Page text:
The country through which we passed did not seem so very unlike that which I had left, except that it was more level and less wintry. In summer time the wide fields would have shown me new sights, and the way-side hedges blossomed with new flowers; now, everything was sere and sodden, and a general air of shiftlessness prevailed, which would have caused a New England farmer much disgust, and a strong desire to "buckle to," and "right up" things. Dreary little houses, with chimneys built outside, with clay and rough sticks piled crosswise, as we used to build cob towers, stood in barren looking fields, with cow, pig, or mule lounging about the door. We often passed colored people, looking as if they had come [Page 29]  out of a picture book, or off the stage, but not at all the sort of people I'd been accustomed to see at the North.

Way-side encampments made the fields and lanes gay with blue coats and the glitter of buttons. Military washes flapped and fluttered on the fences; pots were steaming in the open air; all sorts of tableaux seen through the openings of tents, and everywhere the boys threw up their caps and cut capers as we passed.

Washington.–It was dark when we arrived; and, but for the presence of another friendly gentleman, I should have yielded myself a helpless prey to the first overpowering hackman, who insisted that I wanted to go just where I didn't. Putting me into the conveyance I belonged in, my escort added to the obligation by pointing out the objects of interest which we passed in our long drive. Though I'd often been told that Washington was a spacious place, its visible magnitude quite took my breath away, and of course I quoted Randolph's expression, "a city of magnificent distances," as I suppose every one does when they see it. The Capitol was so like the pictures that hang opposite the staring Father of his Country, in boarding-houses and hotels, that it did not impress me, except to recall the time when I was sure that Cinderella went to housekeeping in just such a place, after she had married the inflammable Prince; though, even at that early period, I had my doubts as to the wisdom of a match whose foundation was of glass.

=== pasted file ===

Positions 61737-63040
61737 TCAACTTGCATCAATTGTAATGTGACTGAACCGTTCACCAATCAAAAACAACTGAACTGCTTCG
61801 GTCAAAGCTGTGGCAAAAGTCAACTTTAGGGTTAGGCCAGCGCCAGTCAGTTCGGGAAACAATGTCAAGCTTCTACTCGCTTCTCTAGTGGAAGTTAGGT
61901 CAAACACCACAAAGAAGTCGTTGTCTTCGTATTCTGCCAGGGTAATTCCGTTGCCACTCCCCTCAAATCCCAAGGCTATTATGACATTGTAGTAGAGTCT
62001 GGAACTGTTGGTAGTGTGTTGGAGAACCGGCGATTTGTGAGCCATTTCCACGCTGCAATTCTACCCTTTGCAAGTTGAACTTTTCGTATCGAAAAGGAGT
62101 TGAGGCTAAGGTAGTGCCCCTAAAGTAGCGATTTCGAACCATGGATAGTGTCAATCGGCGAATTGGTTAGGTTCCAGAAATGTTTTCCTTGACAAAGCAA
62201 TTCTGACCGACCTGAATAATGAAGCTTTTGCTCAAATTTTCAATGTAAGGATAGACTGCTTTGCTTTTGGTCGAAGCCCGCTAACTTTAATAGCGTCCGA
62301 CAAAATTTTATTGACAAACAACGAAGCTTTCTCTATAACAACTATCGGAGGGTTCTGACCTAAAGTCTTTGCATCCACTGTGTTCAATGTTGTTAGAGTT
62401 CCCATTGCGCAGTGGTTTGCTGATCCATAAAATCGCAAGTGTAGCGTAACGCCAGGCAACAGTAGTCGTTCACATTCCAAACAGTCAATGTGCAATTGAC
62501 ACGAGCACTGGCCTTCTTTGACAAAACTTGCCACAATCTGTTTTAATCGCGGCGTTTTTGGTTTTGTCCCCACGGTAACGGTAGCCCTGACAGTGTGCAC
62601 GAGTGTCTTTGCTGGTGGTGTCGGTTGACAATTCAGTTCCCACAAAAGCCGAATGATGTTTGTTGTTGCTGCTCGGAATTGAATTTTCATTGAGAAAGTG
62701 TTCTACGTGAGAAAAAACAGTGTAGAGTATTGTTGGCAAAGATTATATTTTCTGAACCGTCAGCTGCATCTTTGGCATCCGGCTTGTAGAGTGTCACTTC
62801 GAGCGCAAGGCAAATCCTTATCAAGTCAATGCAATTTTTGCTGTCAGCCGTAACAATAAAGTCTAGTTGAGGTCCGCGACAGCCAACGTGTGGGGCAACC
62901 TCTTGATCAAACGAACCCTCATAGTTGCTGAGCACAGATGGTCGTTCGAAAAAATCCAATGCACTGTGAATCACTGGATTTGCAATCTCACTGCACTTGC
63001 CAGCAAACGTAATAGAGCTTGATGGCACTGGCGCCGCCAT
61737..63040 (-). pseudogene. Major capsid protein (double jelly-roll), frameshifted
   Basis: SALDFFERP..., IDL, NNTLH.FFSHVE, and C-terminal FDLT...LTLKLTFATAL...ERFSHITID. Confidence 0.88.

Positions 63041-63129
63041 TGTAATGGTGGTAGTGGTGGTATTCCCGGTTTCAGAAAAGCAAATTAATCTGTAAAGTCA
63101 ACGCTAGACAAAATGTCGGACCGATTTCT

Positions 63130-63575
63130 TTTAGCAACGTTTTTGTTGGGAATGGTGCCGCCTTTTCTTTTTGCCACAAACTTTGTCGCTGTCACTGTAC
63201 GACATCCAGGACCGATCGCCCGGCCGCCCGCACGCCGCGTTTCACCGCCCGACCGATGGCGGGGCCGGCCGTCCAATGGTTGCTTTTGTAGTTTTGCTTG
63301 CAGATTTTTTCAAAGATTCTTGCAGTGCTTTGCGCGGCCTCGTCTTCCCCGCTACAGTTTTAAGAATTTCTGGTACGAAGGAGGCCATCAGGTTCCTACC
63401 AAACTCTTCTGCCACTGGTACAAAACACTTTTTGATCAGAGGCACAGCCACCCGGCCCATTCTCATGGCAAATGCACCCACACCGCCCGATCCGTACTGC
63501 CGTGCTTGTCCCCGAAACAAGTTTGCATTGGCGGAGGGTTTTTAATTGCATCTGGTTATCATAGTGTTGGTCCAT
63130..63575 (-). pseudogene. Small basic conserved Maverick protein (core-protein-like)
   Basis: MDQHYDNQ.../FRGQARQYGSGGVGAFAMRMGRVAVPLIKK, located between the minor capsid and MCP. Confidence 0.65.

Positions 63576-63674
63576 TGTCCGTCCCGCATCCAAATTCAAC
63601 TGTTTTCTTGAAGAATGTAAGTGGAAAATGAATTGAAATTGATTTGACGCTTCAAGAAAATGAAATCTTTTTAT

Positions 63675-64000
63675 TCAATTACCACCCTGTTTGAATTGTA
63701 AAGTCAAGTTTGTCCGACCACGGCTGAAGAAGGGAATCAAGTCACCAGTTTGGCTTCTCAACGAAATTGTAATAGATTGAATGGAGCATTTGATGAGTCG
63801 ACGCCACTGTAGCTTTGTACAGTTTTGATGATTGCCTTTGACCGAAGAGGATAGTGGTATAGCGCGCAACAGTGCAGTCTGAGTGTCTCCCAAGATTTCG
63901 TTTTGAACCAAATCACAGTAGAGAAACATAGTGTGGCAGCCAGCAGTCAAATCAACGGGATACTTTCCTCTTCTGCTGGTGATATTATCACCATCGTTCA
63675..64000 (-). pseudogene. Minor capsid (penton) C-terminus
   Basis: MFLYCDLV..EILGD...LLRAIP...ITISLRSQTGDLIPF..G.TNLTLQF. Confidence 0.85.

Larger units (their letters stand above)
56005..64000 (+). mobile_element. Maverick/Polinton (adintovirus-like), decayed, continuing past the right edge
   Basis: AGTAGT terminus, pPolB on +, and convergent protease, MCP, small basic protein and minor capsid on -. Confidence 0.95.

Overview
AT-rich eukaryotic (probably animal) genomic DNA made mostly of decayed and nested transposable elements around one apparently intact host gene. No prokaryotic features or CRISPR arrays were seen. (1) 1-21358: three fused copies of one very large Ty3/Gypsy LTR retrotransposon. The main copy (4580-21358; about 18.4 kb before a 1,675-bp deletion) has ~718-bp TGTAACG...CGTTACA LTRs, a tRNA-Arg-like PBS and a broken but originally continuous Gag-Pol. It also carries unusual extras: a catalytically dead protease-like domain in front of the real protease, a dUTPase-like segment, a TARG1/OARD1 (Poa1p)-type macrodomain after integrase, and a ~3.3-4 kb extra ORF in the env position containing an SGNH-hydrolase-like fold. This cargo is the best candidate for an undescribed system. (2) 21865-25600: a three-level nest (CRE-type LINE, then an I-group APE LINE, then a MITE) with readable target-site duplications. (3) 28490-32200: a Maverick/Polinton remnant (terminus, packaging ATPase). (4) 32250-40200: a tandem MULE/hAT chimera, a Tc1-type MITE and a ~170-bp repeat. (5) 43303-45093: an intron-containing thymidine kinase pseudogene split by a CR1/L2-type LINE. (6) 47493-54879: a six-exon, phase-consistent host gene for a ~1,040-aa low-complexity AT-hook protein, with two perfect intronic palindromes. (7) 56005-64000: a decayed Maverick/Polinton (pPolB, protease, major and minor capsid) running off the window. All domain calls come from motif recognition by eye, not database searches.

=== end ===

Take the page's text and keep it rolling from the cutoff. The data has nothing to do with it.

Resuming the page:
The White House was lighted up, and carriages were rolling in and out of the great gate. I stared hard at the famous East Room, and would have liked a peep through the crack of the door. My old gentleman was indefatigable in his attentions, and I said, "Splendid!" to everything he pointed out, though I suspect I often admired the wrong place, and [Page 30]  missed the right. Pennsylvania Avenue, with its bustle, lights, music, and military, made me feel as if I'd crossed the water and landed somewhere in Carnival time. Coming to less noticeable parts of the city, my companion fell silent, and I meditated upon the perfection which Art had attained in America–having just passed a bronze statue of some hero, who looked like a black Methodist minister, in a cocked hat, above the waist, and a tipsy squire below; while his horse stood like an opera dancer, on one leg, in a high, but somewhat remarkable wind, which blew his mane one way and his massive tail the other.

"Hurly-burly House, ma'am!" called a voice, startling me from my reverie, as we stopped before a great pile of buildings, with a flag flying before it, sentinels at the door, and a very trying quantity of men lounging about. My heart beat rather faster than usual, and it suddenly struck me that I was very far from home; but I descended with dignity, wondering whether I should be stopped for want of a countersign, and forced to pass the night in the street. Marching boldly up the steps, I found that no form was necessary, for the men fell back, the guard touched their caps, a boy opened the door, and, as it closed behind me, I felt that I was fairly started, and Nurse Periwinkle's Mission was begun.